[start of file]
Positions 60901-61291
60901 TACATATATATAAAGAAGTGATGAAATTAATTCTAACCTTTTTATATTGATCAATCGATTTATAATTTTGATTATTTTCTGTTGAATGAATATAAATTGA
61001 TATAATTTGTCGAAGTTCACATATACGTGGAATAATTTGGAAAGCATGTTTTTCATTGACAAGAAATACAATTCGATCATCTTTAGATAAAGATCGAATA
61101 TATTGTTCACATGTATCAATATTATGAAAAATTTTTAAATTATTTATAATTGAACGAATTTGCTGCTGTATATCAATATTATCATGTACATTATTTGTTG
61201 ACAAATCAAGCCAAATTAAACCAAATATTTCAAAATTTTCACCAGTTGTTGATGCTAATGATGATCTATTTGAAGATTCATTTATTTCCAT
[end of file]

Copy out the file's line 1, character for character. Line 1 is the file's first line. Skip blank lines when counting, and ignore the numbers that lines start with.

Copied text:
Positions 60901-61291